Damon Smith, Oklahoma State University
Symptoms on infected leaves appear as tiny, sunken, reddish-brown flecks with yellow halos. Spores (conidia) also can infect shoots, petioles, and pedicels. When pedicels are infected the fungus may become inactive until fruit mature. Fruit become susceptible to infection after veraison. Once fruit are infected, they soften and small fungal fruiting structures (acervuli) form in concentric rings on the surface. When light-colored fruit are infected, they turn brown. Infected dark-colored fruit take on a roughened, sparkly appearance and fruit often collapse. Spores from the acervuli present on fruit can be rain-splashed to other fruit and cause subsequent infections. Bitter rot is often confused with black rot; however, the fungus that causes black rot infects immature fruit, while the fungus that causes bitter rot infects mature fruit.
Cultural Management Options
- Sanitation is extremely important, since the primary source of spores for new infections results from structures formed in old plant tissue.
- Proper dormant pruning and destruction of old canes, clusters, and other plant parts can significantly reduce the number of spores.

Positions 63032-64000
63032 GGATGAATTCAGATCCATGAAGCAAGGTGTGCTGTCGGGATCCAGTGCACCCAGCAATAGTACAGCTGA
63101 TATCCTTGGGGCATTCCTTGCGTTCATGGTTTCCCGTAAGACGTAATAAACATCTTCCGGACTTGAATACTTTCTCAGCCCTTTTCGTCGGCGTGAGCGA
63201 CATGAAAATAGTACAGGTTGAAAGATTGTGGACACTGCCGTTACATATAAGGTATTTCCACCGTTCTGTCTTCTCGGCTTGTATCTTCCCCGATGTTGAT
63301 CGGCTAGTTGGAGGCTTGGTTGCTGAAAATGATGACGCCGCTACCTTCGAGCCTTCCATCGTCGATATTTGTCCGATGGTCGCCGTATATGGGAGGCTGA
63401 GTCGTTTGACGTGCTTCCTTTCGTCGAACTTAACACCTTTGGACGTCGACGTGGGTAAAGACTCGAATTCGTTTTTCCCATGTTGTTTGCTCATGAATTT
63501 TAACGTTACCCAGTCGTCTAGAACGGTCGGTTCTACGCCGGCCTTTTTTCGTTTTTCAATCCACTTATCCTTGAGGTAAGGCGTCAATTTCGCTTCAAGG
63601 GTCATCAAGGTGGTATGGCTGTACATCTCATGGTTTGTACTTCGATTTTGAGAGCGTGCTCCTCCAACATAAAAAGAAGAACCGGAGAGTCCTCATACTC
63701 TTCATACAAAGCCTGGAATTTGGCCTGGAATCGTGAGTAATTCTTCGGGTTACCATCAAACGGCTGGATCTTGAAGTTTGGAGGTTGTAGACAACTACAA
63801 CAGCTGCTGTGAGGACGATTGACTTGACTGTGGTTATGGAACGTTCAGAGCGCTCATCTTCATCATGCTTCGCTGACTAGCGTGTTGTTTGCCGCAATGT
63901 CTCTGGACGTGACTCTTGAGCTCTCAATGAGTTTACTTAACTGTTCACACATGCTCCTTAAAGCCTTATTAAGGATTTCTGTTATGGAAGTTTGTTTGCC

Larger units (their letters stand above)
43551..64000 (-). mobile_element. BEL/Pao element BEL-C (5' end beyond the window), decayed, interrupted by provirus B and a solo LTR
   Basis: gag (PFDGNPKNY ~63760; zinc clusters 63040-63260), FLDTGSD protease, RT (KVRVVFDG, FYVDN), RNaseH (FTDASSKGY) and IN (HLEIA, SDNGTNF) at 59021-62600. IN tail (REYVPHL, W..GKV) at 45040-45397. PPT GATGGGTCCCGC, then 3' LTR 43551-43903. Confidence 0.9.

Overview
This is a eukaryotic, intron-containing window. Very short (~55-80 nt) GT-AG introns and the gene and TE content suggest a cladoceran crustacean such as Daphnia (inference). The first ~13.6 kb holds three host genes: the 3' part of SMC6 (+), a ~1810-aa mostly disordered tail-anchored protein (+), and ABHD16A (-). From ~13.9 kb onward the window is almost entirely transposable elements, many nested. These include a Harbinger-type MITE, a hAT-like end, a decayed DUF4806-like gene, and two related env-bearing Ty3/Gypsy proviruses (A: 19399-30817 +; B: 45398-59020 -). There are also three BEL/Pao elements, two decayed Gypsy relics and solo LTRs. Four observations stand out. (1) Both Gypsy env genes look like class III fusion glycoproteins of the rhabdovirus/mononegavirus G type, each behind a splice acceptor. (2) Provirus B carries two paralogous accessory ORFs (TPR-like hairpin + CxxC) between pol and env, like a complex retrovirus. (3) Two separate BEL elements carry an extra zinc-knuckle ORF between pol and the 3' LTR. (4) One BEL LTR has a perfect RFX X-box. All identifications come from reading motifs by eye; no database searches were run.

- Remove mummies (raisin-like, hard remnants of fruit) from the canopy.
- Cultivate or bury the debris to help limit damage caused by the bitter rot fungus.
- Canopy management during the season can help to increase airflow, which reduces leaf wetness duration (a primary component for infection).
- Practices such as shoot positioning and strategic leaf pruning can reduce drying time.
Chemical Management Options
Protection of fruit with fungicides is important from bloom to harvest, especially for susceptible cultivars during warm, wet weather. A complete fungicide program targeting black rot will help manage the disease. However, once black rot fungicide applications have ceased, after veraison, fungicides directed toward bitter rot management should be continued until the pre-harvest period. However, if fungicide use is contemplated, remember to check on the pre-harvest interval (PHI) of that fungicide to be sure it can be used close to harvest. Consult with a county Extension office for current fungicide recommendations for bitter rot management.
Bitter rot is caused by the fungus Greeneria uvicola. The fungus overwinters in plant debris, canes, and old mummified fruit. During rain events, spores of the fungus are carried from structures called acervuli imbedded in plant tissue. The spores can infect all green portions of the plant.
Bitter Rot of Grape, Ohio State University
Field Guide for Integrated Pest Management in Pacific Northwest Vineyards, Washington State University
Reviewed by Bruce Bordelon, Purdue University and Eric Stafne, Mississippi State University